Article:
Push everything to one side, pour the eggs into the space and cook them like scrambled eggs or omelette, allowing them to set, then breaking them up.

Add the garlic chives or spring onions, the beansprouts and the 3 sauces. Start with a couple of teaspoons of each, taste and add more if necessary. Gently mix everything together. The beansprouts and chives or spring onions will still be raw and crunchy.

Serves 2

Notes: (1) in Australia shelf-stable (long life) rice noodles are located in the Asian aisle of big supermarkets under the Wokka brand. Inside the packet are two packets each weighing 200g. I used one for this recipe. You might also find ready-to-eat rice noodles in the refrigerated pasta and noodles section of your supermarket. (2) Chinese sausage is sold in a shelf-stable (long life) packet in the Asian aisle of Woolworths and Coles. (3) if you can’t find kecap manis (sweet soy sauce) use more ordinary soy sauce and add a good pinch of sugar.

 

Quick Lemon Loaf

I had a sudden urge to whip up a cake in Covid lockdown. We have heaps of lemons on our tree at the moment so I didn’t have to think too far about which flavour.

There’s just the two of us at the moment and no visiting allowed, so I didn’t want to make anything huge. This little loaf was perfect and SO lemony! Lemons vary in size and the amount of juice they produce, but you will need about 3 lemons for this recipe.

125g butter at room temperature
¾ cup sugar
2 eggs
1½ cups self-raising flour, sifted
Grated zest of 2 lemons
¼ cup lemon juice
Syrup:
6 Tbs lemon juice
6 Tbs icing sugar

Grease and line a loaf tin with baking paper, or use a silicone pan (shown in the photo) which doesn’t need to be lined. Preheat oven to 180°C. Mix butter and sugar in food processor until smooth and creamy, stopping halfway to scrape down the sides. Add the eggs and when combined add the sifted lour and lastly the lemon juice. Scrape into the loaf tin and smooth the top.

Bake for 30-40 minutes, or until golden brown and firm to touch in the middle. A skewer inserted in the middle should come out clean. Don’t overcook or cake will be dry and crumbly.

Meanwhile for the syrup mix the lemon juice and icing sugar in a small bowl. When cake is ready prick it all over with a toothpick or skewer to make holes right to the bottom. Pour the syrup slowly and evenly over the hot cake. Leave to cool.

 

French Onion Soup

In the early 1970s I was posted by the Foreign Office to work at the British Mission to the UN in Geneva for 3 years.

A large number of ski resorts are located less than an hour and a half’s drive from Geneva, in the French Alps. Every Sunday morning in winter a gang of us from work would clamber aboard one of the buses which left from the main railway station. At six thirty sharp the bus would head off to a different ski station each week. It was still dark and most of us caught up on sleep on the way.

By nine o’clock, when the ski lifts opened, we were all geared up with our rented skis and boots and ready to hit the slopes. The ski club which organised these expeditions had a number of excellent instructors. On arrival at our destination we separated into 3 groups: beginners, intermediates and advanced. Some lied about their ability in order to get the better-looking instructors. It was great value with the bus and the full day lesson all included in the price.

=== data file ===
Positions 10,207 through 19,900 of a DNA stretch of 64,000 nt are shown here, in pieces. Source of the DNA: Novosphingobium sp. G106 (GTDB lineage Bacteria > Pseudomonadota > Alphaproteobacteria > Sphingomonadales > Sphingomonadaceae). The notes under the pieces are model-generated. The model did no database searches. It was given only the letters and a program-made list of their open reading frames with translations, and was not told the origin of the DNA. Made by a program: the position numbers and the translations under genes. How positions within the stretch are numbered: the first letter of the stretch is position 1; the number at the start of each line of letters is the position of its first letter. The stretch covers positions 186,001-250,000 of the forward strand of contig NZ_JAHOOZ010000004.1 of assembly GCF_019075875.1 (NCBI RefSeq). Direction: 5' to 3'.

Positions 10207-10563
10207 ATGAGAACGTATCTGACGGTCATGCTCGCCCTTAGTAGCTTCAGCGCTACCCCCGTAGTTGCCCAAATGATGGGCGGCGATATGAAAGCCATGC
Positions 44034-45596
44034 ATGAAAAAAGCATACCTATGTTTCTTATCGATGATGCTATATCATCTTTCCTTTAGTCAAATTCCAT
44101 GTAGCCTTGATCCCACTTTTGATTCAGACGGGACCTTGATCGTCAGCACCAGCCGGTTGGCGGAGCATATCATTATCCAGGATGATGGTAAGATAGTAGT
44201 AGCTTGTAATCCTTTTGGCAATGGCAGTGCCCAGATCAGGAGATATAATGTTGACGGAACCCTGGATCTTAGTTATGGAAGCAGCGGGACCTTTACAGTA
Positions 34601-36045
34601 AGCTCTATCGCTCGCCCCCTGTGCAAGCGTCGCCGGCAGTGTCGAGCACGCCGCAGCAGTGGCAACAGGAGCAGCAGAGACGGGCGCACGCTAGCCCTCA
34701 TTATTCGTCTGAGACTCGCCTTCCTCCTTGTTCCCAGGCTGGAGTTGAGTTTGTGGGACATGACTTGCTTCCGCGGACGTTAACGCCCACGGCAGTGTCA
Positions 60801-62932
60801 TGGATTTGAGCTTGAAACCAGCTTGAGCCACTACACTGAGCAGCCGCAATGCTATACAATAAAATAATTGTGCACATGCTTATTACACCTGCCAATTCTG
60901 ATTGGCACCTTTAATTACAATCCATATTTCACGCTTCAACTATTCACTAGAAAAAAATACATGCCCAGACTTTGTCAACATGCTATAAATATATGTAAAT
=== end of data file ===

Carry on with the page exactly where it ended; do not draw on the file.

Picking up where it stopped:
At lunch time we met at a nominated bistro and queued up for one of the hot self-service meals. An early start and all that physical exercise meant we were ravenous. Hearty soups, pizzas, toasted cheese sandwiches and French fries, with or without steak, were all popular ways of replenishing the energy we’d expended in the morning. My favourite was the French Onion Soup. Hot spiced wine and hot chocolate were amongst the preferred beverages.

It took me a few goes to get this soup right. Making it a day or two in advance really improves the flavour.

1½ kilos onions, peeled and thinly sliced
60g butter and 1 Tbs oil
½ tsp sugar
1 tsp salt
3 Tbs flour
2 litres beef or chicken stock
½ cup dry white wine
Salt and pepper to taste
3 Tbs dry sherry or brandy
12-16 slices French bread sliced 2 cm thick (or 6-8 larger slices of bread)
300g coarsely grated Gruyere or other Swiss cheese

In a large heavy-bottomed saucepan, cook onions in butter and oil over low heat, stirring often and with a lid for about 15 mins, or until soft. Add sugar and salt and raise the heat to moderate. Cook for 30-40 mins, stirring often, or until deep golden brown. Add flour and cook, stirring, for 2-3 minutes. Add stock and wine slowly, stirring. Simmer, covered, for 30-40 minutes, stirring from time to time. Cool then refrigerate until ready to serve. Can be kept in the fridge for up to 3 days.

Reheat soup, adding sherry or brandy and salt and pepper to taste. Cover bread slices with grated cheese and grill until golden and cheese is bubbling. Ladle soup into 6-8 bowls and place one or two slices of the cheesy toast on each serving. This soup is best made a day or two before serving.

Serves 6-8

Pasta with Chicken, Bacon, Artichokes & Spinach

Roast chickens were half price when I did my supermarket shopping this week. They are always handy to have in the fridge to whip up one or two quick meals.

I used one drumstick and one thigh to fill a couple of wraps for lunch. Onto the wraps I spread some home-made mayonnaise, then topped with the chicken, a few roasted pumpkin cubes with pesto (leftover from the previous night’s dinner), some lettuce leaves, grated carrot and a little Tomato Kasaundi – a delicious curried chutney which isn’t on Café Cat yet, but will be in due course. You could use another chutney. Invented on the spur of the moment, this wrap filling was a winning combination.

In an attempt to follow a fairly low carb diet we don’t eat a lot of pasta – maybe once or twice a month. When we do, I like to make something tasty with lots of additions, so it’s not all pasta. The only thing I had to nip to the corner shop for was the spinach, everything else was in the fridge or pantry. If you don’t have a cooked chicken in the fridge you could pan-fry one chicken breast instead.

250g pasta of your choice
80-100g chunky bacon bits (lardons)
2 Tbs olive oil
1 onion, chopped
1 cooked chicken breast, shredded or chopped
Salt and freshly ground black pepper
3 cloves garlic, crushed
1 cup artichoke hearts (from a jar or can), sliced
2 cups baby spinach leaves, firmly packed
1/3 cup cream
To serve:
Freshly grated Parmesan cheese

Cook pasta in boiling salted water until al dente. Drain, keeping 1 cup of the cooking water, then put back into the pan with the reserved liquid.